Monday, November 07, 2011
God, Lawrence Auster can be dense sometimes
In a notice on his blog, Lawrence Auster indulges in a crotchet he's mentioned several times before: namely, the ostensible hypocrisy of the double standard which liberals engage in when on the one hand they champion sexual freedom (including a belief that morality should not constrain such freedom in the public marketplace of popular culture and politics), and on the other hand they sieze upon the sexual indiscretions of a conservative politician. (In this case, it involves Herman Cain; and it should go without saying that the issues of making allegations unfairly before evidence is determined, and whether he really did the things he's accused of, are important in their own right, but tangential and irrelevant to the matter at hand here.)
Sure, if that was all that was going on in situations like this, Auster would be right. But he's like a monomaniacal bulldog with blinders on, who sees only one tangent, and chomps down on it with a vengeance and won't let go ever again.
The painfully obvious and elementary additional factor going on here, to which Auster is in his typically eccentric way remaining utterly, blissfully oblivious (if a hectic obsession may be termed "blissful") -- a factor that is relevant with perhaps all the cases similar to it (like, for example, the notorious foot-tapping-in-the-rest-room-stall incident involving Republican Larry Craig, or the liaisons with prostitutes by conservative evangelist Jimmy Swaggart, etc.) is this:
1) It's a fact that conservatives (including certain rather actively vocal and visible conservative Christian representatives along with many of their followers) regularly reiterate the principle of limiting sexual freedom through a morality that in many ways directly contravenes the counter-morality of more sexual freedom (deemed simply "immorality", of course, by their conservative opponents, who have a point but not a simplistic one) espoused by the liberals.
2) When, then, a given conservative who represents that morality is discovered to have been indulging in sexual freedom (albeit covertly to escape notice), that is simply a blatant case of hypocrisy, of failing to live up to the standards by which they routinely condemn liberals -- in short, of abysmally failing to "practice what they preach".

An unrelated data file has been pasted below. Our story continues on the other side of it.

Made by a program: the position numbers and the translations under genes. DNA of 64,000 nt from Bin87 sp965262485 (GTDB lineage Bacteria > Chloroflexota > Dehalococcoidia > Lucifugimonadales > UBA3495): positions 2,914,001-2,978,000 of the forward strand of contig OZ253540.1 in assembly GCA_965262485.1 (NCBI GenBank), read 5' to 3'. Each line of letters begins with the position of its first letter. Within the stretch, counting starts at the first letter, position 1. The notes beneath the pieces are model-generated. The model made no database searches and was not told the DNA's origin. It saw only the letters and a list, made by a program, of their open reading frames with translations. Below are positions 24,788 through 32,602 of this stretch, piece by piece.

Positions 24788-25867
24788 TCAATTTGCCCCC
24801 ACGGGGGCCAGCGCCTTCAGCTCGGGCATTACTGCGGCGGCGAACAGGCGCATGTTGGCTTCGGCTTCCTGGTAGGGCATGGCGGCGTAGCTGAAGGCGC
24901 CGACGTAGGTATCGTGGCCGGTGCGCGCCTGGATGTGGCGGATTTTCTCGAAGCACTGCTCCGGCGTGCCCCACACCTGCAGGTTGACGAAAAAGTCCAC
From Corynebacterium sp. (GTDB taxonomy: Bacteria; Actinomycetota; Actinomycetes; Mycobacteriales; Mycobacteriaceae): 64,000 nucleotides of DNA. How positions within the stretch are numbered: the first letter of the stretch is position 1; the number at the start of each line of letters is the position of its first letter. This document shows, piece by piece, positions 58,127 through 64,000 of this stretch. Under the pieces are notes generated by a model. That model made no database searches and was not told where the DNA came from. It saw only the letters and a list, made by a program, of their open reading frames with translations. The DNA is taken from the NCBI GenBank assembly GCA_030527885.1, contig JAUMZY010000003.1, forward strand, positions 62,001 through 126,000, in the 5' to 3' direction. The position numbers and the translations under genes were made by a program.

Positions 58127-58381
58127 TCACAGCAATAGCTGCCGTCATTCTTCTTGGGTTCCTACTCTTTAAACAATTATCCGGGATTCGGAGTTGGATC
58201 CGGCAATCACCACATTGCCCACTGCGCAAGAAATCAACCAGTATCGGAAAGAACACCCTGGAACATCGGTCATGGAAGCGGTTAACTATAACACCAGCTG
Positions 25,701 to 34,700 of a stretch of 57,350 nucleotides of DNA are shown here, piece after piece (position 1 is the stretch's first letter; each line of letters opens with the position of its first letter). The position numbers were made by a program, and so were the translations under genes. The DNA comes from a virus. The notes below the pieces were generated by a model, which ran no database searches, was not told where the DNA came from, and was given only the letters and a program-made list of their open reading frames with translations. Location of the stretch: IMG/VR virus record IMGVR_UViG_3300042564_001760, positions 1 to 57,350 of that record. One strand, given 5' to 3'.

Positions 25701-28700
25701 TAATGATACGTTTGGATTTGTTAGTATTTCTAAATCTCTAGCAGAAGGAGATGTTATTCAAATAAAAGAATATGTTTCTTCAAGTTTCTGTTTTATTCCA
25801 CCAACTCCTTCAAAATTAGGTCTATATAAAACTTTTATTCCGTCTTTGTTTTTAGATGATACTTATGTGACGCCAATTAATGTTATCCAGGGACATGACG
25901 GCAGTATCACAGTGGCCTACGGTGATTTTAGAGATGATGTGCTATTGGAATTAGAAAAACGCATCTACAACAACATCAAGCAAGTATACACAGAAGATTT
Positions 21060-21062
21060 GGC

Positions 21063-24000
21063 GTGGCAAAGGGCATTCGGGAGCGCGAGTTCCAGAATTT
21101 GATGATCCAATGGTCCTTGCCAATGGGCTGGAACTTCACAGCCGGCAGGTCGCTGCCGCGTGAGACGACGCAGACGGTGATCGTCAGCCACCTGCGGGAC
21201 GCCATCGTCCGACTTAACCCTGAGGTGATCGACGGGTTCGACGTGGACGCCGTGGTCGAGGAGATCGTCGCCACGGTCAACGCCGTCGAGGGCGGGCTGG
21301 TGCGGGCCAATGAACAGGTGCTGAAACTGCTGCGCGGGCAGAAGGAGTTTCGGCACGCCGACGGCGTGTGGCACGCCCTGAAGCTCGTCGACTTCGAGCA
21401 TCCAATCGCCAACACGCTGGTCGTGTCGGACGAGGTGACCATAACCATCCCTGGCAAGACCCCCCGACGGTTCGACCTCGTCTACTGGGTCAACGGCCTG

3) Liberals who seize upon any of these indiscretions by conservatives that happen to come to light (and/or which have been ferreted out by diligent research-cum-investigations) are simply putting 1 and 2 together, and richly exploiting the hypocrisy.
And it's understandable why liberals would do it: after all, politics has been a fiercely competitive dog-eat-dog world not only for years and decades, but centuries. Indeed, when one reads about the political harangues and acrimony that went on in this great Republic throughout the 19th century, our current imbroglios rather pale in comparison with the red-blooded, robust gusto of the political wranglings of yore.
The broader fact which Auster's blinkered focus seems unable to see is that, in their respective contexts, both sides are wrong. The liberals are wrong for being so promiscuous (pun intended) with the supposed virtue of free sex without regard for its various effects on society. And conservatives are wrong for not owning the abject shame of the hypocritical double standard whenever one of their peers indulges in precisely the sexual freedom his, and their, ideology is supposed to oppose with such valiantly lofty integrity.
And, as should be clear, both sides are right. The liberals are right for pointing out the hypocrisy of the conservatives when these incidents happen. And the conservatives are right for continuing, on a different level unrelated to the hypocrisy, to articulate the principles of public morality (even if in this or that instance or point they may not always be cogent or correct). It is a mutual dilemma, with four "horns", so to speak, apportioned out among the two sides. The unremarkable degree of intelligence it requires to discern these four aspects of the issue evidently escapes Auster.
In this regard, Auster is not only being obtusely monomaniacal, not only rhetorically reckless; he is only exacerbating the shame of the conservative hypocrisy. There is only one way to salvage the conservative integrity of their stand on morals with regard to sexual freedom: Whenever one of their peers gets caught red-handed violating those morals, he should be roundly condemned, and not a peep should be uttered against liberals in that regard.
Only once did I hear a cogent, and interesting seeming exception to this: but it was delivered in a calm, mature and intelligently reserved manner; by William Bennett, some time back in the late 80s I believe. He was referring to this same issue, of the hypocrisy of particular conservatives who are caught violating their own principles. And Bennett responded something to the effect of, "Well, at least we have principles to violate."
But Bennett's witty riposte only acquires rhetorical verve when the particular violation in question is handled by conservatives with appropriate shame and opprobrium against their own; not with antics of juvenile mud-slinging back at the liberals.